Scientists say that exposure to low levels of radon gas, which generally percolates out of the ground into basements, seems to reduce the risk of developing lung cancer by about 60 per cent.
This inference is based on the observations made during a study by experts at Worcester Polytechnic Institute, Fallon Clinic, and Fallon Community Health Plan.
The researchers say that the levels of exposure that appeared to reduce the risk of lung cancer in the study, involving about 600 Massachusetts homes, were nearly the same as typically found in 90 per cent of American homes.
The finding differs significantly from the results of previous case-control studies of the effects of low-level radon exposure, which have detected a slightly elevated lung cancer risk or no risk at all.
It is significant due to the fact that home exposure to radon has been thought to be the second leading cause of lung cancer, after cigarette smoking.
A paper describing their study, published in the journal Health Physics, says that it was for the first time during the instant study that a team of researchers observed a statistically significant hormetic effect of low-level radon exposure.
Lead researcher Donald F. Nelson, Emeritus professor of Physics at WPI, initiated and managed the study amid growing concern over the suggested link between residential radon exposure and lung cancer.
He says that the main purpose of the study was to determine what level of radon exposure actually correlated with significant lung cancer risk, and to establish a safety zone for home radon levels.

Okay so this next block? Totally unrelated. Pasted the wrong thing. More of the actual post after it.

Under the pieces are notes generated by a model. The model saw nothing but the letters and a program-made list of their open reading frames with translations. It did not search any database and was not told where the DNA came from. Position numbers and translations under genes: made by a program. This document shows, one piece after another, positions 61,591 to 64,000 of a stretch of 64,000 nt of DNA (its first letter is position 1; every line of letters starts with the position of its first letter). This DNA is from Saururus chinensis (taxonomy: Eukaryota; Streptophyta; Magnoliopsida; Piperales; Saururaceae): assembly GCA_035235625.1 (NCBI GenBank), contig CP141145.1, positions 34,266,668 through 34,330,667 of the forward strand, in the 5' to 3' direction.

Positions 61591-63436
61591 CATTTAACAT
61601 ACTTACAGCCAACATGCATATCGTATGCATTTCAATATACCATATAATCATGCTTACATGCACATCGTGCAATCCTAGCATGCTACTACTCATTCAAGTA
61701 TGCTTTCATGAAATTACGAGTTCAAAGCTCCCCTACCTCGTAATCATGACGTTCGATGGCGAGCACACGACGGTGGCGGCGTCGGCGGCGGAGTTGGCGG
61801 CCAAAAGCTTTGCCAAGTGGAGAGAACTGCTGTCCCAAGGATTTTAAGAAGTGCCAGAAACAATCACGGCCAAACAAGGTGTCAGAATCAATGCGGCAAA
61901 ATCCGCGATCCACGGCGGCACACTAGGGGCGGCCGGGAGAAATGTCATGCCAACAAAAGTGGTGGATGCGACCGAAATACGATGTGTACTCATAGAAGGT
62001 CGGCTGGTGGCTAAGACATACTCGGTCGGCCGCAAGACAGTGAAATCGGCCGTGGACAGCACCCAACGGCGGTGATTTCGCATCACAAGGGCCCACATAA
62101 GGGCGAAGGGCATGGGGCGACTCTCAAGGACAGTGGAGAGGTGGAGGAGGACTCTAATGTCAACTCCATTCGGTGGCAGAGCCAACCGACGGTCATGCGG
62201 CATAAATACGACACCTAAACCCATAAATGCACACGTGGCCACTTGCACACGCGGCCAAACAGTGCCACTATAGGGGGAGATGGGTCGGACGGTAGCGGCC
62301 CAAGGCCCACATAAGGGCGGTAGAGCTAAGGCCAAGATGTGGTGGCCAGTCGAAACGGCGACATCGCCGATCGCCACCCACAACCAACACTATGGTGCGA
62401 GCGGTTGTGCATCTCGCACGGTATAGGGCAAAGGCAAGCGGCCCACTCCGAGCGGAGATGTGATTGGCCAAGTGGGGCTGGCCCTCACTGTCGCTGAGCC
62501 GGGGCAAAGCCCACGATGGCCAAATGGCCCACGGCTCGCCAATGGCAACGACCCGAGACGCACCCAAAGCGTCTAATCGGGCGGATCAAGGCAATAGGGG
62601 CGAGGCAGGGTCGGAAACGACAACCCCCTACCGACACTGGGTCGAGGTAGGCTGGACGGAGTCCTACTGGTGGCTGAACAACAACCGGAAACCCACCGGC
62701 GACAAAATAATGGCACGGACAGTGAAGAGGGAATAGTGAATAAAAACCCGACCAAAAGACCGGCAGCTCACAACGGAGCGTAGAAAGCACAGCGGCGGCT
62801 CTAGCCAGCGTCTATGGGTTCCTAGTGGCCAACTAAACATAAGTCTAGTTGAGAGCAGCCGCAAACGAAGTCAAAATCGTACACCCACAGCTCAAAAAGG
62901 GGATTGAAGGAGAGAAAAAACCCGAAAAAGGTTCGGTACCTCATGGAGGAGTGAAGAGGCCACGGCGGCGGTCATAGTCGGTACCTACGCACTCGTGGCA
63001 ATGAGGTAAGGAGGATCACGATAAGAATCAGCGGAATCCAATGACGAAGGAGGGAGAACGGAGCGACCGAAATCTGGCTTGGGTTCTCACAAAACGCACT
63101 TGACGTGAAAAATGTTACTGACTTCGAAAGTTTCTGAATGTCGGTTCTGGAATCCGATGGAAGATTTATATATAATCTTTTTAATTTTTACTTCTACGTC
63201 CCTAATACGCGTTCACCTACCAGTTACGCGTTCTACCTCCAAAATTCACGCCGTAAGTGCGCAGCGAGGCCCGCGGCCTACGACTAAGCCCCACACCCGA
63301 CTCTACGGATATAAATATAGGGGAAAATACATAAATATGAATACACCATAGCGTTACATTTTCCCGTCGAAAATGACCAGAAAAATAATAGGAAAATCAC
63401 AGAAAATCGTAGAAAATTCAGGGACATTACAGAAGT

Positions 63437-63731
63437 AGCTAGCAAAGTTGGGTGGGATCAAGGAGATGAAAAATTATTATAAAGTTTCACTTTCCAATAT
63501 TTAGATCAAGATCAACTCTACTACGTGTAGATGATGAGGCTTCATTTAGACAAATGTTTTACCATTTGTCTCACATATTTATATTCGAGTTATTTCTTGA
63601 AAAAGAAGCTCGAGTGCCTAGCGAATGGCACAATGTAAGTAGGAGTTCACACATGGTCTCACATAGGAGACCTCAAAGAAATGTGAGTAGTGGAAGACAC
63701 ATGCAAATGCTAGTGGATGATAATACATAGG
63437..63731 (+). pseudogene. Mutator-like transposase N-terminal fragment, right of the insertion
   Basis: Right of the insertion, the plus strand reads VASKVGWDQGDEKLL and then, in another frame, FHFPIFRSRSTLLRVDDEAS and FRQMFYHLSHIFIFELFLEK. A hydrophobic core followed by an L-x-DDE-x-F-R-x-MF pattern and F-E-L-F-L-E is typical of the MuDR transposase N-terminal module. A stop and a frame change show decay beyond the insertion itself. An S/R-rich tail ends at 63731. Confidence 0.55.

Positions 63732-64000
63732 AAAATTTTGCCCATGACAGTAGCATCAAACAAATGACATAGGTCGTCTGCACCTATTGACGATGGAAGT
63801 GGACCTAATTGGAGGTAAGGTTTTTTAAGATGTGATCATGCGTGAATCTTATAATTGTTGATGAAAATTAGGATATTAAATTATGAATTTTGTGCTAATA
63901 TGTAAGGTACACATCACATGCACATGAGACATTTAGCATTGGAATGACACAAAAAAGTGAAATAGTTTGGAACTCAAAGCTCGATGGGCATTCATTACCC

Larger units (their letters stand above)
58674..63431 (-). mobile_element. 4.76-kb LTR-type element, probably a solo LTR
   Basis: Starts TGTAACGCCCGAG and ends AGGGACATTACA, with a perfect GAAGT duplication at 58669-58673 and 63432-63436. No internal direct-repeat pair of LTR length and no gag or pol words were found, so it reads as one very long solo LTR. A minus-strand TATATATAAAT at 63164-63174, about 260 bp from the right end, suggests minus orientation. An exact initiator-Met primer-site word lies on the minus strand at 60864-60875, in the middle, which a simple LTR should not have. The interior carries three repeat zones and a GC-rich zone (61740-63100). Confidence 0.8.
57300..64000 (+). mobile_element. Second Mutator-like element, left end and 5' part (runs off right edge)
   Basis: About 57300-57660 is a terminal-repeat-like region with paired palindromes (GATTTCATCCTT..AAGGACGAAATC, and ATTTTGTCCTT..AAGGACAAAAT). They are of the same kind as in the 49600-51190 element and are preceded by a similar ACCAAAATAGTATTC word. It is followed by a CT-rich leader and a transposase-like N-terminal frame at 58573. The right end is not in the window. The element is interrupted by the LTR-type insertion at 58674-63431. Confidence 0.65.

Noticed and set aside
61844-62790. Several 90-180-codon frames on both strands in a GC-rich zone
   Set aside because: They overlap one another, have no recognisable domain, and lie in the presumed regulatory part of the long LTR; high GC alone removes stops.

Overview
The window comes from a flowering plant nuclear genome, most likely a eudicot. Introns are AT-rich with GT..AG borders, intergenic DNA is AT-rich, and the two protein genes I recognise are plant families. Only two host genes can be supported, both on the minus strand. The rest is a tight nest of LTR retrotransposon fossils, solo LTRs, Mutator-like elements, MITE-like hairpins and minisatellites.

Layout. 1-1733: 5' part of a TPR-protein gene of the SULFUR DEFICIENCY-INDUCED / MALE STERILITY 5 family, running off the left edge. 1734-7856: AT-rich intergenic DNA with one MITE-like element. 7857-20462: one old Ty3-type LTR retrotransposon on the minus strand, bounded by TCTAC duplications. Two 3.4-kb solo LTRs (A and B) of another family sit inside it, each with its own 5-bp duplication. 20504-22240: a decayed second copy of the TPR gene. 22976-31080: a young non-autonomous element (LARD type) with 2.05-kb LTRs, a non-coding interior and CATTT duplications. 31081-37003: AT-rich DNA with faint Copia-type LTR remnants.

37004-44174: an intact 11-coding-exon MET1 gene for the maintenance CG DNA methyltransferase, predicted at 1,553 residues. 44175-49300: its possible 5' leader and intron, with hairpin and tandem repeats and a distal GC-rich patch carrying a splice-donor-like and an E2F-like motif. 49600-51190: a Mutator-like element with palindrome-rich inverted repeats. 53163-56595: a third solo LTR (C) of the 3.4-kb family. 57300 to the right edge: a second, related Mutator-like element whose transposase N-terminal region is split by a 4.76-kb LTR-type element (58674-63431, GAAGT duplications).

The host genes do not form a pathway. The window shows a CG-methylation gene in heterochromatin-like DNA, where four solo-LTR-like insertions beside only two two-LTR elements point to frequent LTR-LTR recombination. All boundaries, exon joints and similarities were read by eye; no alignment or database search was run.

Joel H. Popkin of Fallon Clinic and St. Vincent Hospital in Worcester, who jointly authored the study with Nelson, says: "We were certainly not looking for a hormetic effect. Indeed, we were stunned when the data pointed to that conclusion in such a strong way."
During the study, the research team calculated radon levels by installing radon monitors in areas of the home where the subjects spent the most wakeful time, in the subjects' present and former bedrooms, and other areas where the subjects spent as little as one hour per week.
The subjects' exposures were then obtained by weighting the measurements according to the time typically spent near each detector.
The study's results were adjusted to account for how subjects' home use changed with changing lifestyle, such as transitioning from full-time employment to retirement.
"Our analysis shows this to be an important improvement over exposure measures used by almost all other studies," said Nelson.
He, however, cautioned that the findings should not be taken to be as suggesting that even higher levels of radon exposure were safe.
"It is important to note that these new results do not dispute the lung cancer risk associated with higher levels of radon exposure experienced by uranium miners. Nevertheless, the results represent a dramatic departure from previous results and beliefs. Of course, a single epidemiological study is seldom regarded as definitive, so our results point to the need for new studies using our techniques," Nelson said.